I recently realized that although I'm a fairly confrontational person when it comes to expressing my views and pressing the views of others, I'm also very quick to back down in the face of any evidence (hard, or even say, anecdotal) that doesn't support my theory or point of view. This also leads to my being swayed by "popular opinion" in a lot of cases.
Now, don't get me wrong - there are certain things that I'd like to think I'm "un-swayable" on - I pretty much lean left on all political issues, I have yet to hear a compelling reason to abandon my long-held lack of faith in a God or any form or organized religion, and to this day I stand firm that the Super Nintendo was a better system than the Genesis, catchy marketing slogan or no.
But there are definitely times where I go into a conversation being fairly certain I know how I feel about an issue - and I quickly find myself back-peddling or I hear myself saying: "well, that's a good point," or "oh, I never thought about it that way." While it doesn't bode well for my debating skills I am actually am not unhappy at the realization that I do this. In fact, the reason I think I behave this way is because there's nothing I hate more than someone who engages in an argument and is completely unwilling to see an issue on any side besides his own. While I can safely say I would certainly never make it in the world of politics, I think there's something to be said for concessions in heated dinner table debates.
The funny thing is sometimes I surprise myself on issues I didn't know I cared much about. The other day a friend mentioned that she had never dated a black man before, and how she didn't think she ever could because she "doesn't know that they can be monogamous, given their culture." That statement took me by surprise, because it was a stereotype of black men I hadn't even thought much about before. I'm also not exactly perfect when it comes to avoiding stereotypes - to this day I assume that all lawyers, investment bankers, and generally successful career-types are all secretly miserable, with their 'all-work-and-no play' existence slowly draining their souls of all that is truly meaningful until all there is left in their lives is a six figure income and a gorgeous apartment near Central Park. This is perhaps due to my insecurities at not being part of that stupid worky worky club, but at the same time it also makes perfect sense if you think about it.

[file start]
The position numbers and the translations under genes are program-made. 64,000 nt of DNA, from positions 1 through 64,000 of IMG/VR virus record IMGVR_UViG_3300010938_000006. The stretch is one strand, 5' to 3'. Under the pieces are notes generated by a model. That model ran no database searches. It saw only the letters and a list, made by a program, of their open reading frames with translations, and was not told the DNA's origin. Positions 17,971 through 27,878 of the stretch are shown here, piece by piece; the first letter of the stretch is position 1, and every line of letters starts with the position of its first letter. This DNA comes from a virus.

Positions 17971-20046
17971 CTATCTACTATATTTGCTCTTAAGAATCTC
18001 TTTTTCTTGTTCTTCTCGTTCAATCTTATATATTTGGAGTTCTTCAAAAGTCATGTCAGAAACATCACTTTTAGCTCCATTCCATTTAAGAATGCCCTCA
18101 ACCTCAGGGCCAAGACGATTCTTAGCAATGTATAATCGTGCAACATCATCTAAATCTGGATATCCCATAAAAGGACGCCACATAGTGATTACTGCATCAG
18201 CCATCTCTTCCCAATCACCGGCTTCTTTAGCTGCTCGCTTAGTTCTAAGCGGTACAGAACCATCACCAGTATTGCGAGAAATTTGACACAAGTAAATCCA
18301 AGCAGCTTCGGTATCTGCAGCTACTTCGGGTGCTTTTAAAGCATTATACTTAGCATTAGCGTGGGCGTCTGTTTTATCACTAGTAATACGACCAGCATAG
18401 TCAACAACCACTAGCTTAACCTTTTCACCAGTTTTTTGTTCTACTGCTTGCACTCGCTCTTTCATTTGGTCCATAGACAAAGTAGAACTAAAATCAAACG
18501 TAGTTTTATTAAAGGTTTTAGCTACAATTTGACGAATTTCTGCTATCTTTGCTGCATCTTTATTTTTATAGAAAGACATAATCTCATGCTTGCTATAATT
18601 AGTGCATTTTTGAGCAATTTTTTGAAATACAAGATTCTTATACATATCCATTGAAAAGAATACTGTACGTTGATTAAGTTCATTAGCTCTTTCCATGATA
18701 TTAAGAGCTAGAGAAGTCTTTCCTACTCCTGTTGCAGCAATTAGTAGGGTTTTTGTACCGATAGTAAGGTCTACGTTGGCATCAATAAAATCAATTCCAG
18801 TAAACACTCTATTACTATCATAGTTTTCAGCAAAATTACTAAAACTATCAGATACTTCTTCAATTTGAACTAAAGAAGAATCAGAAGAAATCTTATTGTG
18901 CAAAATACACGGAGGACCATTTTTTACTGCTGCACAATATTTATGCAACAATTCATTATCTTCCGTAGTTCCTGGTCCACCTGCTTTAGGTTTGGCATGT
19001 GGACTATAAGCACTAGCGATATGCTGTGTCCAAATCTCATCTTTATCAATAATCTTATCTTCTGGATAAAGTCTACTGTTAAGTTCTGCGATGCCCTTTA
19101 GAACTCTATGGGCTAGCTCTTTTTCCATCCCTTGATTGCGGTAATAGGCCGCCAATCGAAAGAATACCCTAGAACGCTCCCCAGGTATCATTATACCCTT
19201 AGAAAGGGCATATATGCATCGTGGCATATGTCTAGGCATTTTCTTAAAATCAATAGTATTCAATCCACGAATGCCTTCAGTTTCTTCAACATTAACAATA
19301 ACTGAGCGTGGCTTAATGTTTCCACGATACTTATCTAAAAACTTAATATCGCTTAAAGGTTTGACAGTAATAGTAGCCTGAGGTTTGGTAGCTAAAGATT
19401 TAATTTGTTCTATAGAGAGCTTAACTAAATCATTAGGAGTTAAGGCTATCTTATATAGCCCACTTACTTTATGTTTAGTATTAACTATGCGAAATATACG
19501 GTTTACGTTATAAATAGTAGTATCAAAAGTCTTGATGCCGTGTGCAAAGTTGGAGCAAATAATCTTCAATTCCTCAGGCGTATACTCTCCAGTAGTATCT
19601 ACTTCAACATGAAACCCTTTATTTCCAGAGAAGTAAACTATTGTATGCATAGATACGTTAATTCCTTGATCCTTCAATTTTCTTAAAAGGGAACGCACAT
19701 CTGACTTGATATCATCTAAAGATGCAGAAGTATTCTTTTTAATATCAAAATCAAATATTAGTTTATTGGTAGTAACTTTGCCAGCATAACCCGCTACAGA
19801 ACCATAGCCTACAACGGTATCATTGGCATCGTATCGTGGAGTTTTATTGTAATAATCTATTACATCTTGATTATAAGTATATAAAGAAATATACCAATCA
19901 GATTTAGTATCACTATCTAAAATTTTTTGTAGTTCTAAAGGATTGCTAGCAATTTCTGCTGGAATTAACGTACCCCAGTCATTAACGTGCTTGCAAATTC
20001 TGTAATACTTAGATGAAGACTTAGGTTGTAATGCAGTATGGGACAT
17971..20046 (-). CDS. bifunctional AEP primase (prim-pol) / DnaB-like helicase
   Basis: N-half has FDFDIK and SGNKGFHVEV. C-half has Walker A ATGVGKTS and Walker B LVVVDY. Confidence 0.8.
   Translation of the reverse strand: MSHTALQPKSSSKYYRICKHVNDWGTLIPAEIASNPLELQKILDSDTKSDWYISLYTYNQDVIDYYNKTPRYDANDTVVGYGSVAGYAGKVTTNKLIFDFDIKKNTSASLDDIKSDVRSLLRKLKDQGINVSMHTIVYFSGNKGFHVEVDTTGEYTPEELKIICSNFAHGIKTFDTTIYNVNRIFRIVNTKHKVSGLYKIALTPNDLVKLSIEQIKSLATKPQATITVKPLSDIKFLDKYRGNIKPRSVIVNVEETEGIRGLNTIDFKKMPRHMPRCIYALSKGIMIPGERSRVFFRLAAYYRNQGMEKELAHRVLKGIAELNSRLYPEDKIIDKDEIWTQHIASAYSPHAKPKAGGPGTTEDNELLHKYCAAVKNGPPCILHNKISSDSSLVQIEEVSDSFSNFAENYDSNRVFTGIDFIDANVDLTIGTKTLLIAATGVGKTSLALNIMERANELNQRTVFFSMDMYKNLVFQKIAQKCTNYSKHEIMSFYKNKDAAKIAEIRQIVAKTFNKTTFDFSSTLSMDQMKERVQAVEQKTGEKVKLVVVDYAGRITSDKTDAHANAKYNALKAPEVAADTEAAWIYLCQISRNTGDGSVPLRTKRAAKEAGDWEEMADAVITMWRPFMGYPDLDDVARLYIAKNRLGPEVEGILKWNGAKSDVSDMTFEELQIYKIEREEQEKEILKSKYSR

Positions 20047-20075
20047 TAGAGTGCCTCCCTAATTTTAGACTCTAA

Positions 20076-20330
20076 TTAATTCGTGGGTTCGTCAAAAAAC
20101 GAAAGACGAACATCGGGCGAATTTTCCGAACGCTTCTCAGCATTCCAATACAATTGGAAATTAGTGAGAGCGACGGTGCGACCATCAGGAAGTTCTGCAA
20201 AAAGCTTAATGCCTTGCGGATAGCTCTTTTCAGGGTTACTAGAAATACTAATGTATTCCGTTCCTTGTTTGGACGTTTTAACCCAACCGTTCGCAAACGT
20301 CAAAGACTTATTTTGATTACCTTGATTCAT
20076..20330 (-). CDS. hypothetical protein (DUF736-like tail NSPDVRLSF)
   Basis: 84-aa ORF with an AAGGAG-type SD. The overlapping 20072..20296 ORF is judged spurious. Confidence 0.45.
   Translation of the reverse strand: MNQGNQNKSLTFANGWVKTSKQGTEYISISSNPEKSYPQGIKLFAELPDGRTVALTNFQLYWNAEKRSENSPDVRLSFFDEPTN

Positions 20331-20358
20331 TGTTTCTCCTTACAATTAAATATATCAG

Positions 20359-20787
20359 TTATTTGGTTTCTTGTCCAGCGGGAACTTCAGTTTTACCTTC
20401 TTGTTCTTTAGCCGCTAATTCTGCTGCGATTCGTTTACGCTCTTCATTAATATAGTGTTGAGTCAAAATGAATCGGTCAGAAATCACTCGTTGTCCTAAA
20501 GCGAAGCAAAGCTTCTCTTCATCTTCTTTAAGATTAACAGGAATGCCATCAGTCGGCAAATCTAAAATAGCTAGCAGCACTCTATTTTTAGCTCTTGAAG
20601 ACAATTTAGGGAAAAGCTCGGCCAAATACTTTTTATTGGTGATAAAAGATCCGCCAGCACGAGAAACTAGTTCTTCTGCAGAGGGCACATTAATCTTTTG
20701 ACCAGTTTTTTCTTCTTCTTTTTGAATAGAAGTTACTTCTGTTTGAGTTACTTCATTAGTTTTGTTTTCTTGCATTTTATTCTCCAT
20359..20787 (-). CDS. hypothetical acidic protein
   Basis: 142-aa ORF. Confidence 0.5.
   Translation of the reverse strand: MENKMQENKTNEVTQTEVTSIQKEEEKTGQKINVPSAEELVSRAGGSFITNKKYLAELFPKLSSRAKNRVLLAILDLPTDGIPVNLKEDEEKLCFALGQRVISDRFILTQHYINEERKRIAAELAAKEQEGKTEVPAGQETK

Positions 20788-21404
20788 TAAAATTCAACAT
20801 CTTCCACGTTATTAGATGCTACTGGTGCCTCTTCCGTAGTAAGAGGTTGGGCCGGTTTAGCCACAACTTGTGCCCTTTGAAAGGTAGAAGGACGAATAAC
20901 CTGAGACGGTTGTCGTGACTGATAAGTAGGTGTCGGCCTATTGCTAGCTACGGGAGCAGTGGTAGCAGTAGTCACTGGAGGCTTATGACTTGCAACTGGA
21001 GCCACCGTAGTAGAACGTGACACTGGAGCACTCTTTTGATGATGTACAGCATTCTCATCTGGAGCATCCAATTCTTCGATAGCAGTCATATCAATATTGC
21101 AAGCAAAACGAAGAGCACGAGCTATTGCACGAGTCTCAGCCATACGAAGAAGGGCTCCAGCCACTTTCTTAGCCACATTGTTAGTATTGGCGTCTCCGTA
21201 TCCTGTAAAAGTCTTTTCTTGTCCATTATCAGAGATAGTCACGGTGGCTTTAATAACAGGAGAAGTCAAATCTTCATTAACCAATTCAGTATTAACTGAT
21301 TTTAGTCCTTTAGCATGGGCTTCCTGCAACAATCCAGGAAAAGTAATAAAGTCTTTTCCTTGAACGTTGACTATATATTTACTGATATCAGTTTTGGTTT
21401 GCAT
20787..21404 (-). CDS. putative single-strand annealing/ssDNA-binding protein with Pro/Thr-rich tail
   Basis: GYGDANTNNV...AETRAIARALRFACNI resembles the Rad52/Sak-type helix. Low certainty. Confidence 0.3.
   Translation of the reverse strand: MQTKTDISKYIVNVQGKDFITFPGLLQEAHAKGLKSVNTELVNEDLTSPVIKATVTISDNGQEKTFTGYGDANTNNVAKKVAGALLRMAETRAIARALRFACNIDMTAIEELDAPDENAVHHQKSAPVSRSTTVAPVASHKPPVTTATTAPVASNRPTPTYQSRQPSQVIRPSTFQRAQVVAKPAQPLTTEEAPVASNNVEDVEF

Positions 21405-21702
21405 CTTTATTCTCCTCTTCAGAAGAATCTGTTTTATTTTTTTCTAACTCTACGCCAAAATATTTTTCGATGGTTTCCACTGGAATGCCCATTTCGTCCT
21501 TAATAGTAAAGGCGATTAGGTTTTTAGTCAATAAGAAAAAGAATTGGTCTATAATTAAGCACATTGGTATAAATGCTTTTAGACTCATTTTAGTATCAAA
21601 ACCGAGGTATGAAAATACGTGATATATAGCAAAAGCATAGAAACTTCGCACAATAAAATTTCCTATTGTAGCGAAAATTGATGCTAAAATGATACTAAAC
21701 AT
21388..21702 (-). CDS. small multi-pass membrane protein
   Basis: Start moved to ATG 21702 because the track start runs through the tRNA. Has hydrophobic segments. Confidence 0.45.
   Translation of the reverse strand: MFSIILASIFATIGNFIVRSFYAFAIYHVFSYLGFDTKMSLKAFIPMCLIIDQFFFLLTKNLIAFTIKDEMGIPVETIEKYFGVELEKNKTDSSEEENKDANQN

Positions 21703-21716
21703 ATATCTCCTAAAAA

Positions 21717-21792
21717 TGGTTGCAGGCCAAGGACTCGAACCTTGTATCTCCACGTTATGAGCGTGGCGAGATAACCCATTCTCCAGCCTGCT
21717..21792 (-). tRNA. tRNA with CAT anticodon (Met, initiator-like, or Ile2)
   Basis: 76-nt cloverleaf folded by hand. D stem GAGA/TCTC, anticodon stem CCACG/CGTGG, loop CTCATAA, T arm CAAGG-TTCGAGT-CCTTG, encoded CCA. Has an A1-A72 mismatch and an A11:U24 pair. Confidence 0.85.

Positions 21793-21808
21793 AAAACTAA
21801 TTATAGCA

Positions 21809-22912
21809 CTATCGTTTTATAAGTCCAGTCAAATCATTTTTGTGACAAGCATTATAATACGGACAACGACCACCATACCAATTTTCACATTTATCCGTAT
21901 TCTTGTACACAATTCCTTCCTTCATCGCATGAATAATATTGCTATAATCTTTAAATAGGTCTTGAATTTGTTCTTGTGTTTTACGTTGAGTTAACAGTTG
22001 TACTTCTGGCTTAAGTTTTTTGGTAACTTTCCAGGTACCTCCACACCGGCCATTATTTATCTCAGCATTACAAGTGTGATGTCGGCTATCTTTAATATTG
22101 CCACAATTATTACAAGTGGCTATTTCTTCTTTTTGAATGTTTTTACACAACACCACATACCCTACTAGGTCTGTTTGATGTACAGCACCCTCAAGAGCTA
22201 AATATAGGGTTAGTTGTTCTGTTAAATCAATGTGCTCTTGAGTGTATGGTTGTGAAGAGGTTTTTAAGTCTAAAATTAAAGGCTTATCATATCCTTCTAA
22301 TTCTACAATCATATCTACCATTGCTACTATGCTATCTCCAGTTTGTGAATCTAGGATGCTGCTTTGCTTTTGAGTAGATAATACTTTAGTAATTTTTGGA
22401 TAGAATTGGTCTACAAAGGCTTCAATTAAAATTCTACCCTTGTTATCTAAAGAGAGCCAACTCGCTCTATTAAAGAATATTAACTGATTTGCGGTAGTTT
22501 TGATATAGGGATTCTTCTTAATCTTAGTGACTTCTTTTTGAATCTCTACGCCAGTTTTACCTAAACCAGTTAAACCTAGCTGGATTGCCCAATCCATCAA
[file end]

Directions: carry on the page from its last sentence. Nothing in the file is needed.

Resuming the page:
Anyways, so rather than nodding my head and choosing to just move on to the next, hopefully more comfortable topic or saying something along the lines of "yeah, I guess you do hear a lot about black women being left by black men..." I said something I rarely find myself saying:
"I disagree with you on that."
I went on to say that, even if there is something to be said for infidelity for minorities versus whites, or even within certain societal circles (lower, middle, upper class), odds are that any person she would consider dating would probably fall into a certain category of men that were probably A) in a certain age range and of a certain level of maturity, and B) living stable lives, with jobs and their own apartments or homes, and are all therefore equally likely to cheat on her and break her heart. To this point, she fully conceded. To which I responded with a nice little victory dance.
I think as a video game loving, cat owning, bald-headed (and proud!), atheist 5'4" 29 year-old hispanic male living in Bed-Stuy (do or die!) who prefers Red Mango and an episode of Veronica Mars over beer and the Yankees game, I'm naturally going to come to the defense of most male stereotypes since, well, I pretty much put all of them to rest. Or at least, jumble them enough so no one all-encompassing theory holds true.
Yeah, but I'd still rather be playing: Played some pool this weekend, something I did almost every weekend back in high school. I forgot how much I loved it. I even have my own cue. Probably the only sport* I ever competed and competed well* in. So yeah, I'd love to be playing more of this:
*hey - more so than Poker, right?
*Williams College Doubles Pool Champion '98 and '00!